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This is particularly aimed at those who have written/published a series. So, a lot of my ideas involve serious commitment over several short volumes, To make one ultimate story. However, while much of the story is up to my whim, there are certain points I want to hit that are crucial to the story. For example, the main antagonist of one of my ideas is a demon queen of questionable age. Her bodyguard is always by her side, and, well, in any fandom, shippers be shipping.

Since I don't want to cave into my fan's pressure like Rooster Teeth and their RWBY fiasco, I want to know how you guys take fan input.

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    Sorry to ask. Who is Rooster Teeth? What is the RWBY fiasco? – a4android Feb 7 at 3:53
  • @a4android Rooster Teeth is a company that makes a lot of shows, including a couple anime. RWBY is one of them. What I call the RWBY fiasco, is they folded under fan's pressure, and made a relationship canon, cheesy fight included, when a ship was being teased that was much more...realistic. Now, disclaimer, I do not have a problem with LGBTQ+, for those that know what I'm talking about. – Kale Slade Feb 7 at 22:04
  • Thanks for the clarification. Anything to do with LGBTQI issues doesn't appear to be a problem in your question. – a4android Feb 7 at 22:23
  • Well, the relationship itself is a lesbian relationship, while the relationship I was rooting for was straight. See the potential for the overly charged criticism? – Kale Slade Feb 8 at 16:06
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Of course, you're always welcome to ignore fan feedback. However, beta readers can be hard to find and it's a rare privelege to have so much feedback, so I'm assuming you're asking this question because you want to learn something from fan feedback.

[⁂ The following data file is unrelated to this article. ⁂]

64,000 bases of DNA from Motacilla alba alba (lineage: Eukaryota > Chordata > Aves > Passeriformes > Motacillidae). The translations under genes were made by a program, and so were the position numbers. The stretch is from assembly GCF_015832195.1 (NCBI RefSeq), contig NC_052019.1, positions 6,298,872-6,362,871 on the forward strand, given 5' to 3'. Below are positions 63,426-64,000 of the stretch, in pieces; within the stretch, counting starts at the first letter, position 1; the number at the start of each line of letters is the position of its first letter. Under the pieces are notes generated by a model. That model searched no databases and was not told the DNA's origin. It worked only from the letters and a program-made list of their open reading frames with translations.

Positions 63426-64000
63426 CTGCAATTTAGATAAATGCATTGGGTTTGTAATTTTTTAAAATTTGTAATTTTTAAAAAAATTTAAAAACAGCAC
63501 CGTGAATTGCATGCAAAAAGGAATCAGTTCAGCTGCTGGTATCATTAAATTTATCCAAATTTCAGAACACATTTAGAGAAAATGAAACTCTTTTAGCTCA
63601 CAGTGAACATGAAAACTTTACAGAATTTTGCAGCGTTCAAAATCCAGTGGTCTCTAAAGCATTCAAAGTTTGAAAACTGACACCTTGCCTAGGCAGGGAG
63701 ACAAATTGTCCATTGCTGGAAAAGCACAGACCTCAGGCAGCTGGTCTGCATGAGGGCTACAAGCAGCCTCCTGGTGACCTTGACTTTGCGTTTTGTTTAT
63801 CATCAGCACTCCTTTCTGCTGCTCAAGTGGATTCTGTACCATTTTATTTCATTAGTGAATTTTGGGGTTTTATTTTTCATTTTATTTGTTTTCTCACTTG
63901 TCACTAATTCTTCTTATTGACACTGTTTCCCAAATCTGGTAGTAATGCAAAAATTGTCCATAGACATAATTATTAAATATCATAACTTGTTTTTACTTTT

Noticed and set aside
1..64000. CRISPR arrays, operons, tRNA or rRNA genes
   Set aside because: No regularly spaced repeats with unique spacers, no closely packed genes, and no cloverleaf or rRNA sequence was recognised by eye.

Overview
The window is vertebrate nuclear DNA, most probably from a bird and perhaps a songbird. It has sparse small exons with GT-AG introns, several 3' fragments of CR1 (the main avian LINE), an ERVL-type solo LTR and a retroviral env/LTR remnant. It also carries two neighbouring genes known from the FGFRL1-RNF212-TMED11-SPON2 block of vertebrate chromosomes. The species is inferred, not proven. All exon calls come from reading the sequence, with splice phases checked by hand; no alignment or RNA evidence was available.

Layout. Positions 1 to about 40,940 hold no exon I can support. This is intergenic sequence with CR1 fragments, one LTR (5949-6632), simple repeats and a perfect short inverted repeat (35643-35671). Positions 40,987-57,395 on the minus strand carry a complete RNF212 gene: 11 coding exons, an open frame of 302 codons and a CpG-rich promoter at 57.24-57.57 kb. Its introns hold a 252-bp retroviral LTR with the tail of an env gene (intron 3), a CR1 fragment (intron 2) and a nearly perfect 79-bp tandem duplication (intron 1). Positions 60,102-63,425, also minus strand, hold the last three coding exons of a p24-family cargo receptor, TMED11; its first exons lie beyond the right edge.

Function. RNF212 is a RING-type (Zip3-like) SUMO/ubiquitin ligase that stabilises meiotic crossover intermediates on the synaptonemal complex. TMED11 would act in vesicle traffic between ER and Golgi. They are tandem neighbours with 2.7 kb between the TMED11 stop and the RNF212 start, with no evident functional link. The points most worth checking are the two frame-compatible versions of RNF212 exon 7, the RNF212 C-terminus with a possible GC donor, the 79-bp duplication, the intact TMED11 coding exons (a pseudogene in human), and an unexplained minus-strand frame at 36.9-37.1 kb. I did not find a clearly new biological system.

The television shows and comics I watch that handle fan feedback well generally seem to follow the following guidelines:

  • Pay attention to the emotion behind the fan reaction. Sometimes fan anger can be a sign you did something right. Readers want their favorite characters to be happy, but they care about your work because bad things can happen. However, if they're angry at the tone of the story as a whole, that might be a warning sign. If they're confused, that's probably not great. If they're bored, that's really, really bad.

  • Don't taunt (and try not to outright insult) your fans. If there's a fan-favorite ship that you don't want to use in your story, don't have them almost kiss. The LGBTQIA+ version of this is called queer-baiting. For a less shipping example, sometimes I get frustrated because the female lead is too much of a damsel in distess. If she turns into a badass for a couple of episodes but then, plot twist that was an evil dopplegänger and she goes back to being a weakling, that won't go well.

  • Don't copy fan ideas exactly. Make sure you have some unexpected twists. If it looks like you always take the fan-favorite approach, fans will start to wonder why to bother with your work. Clearly they can write it themselves.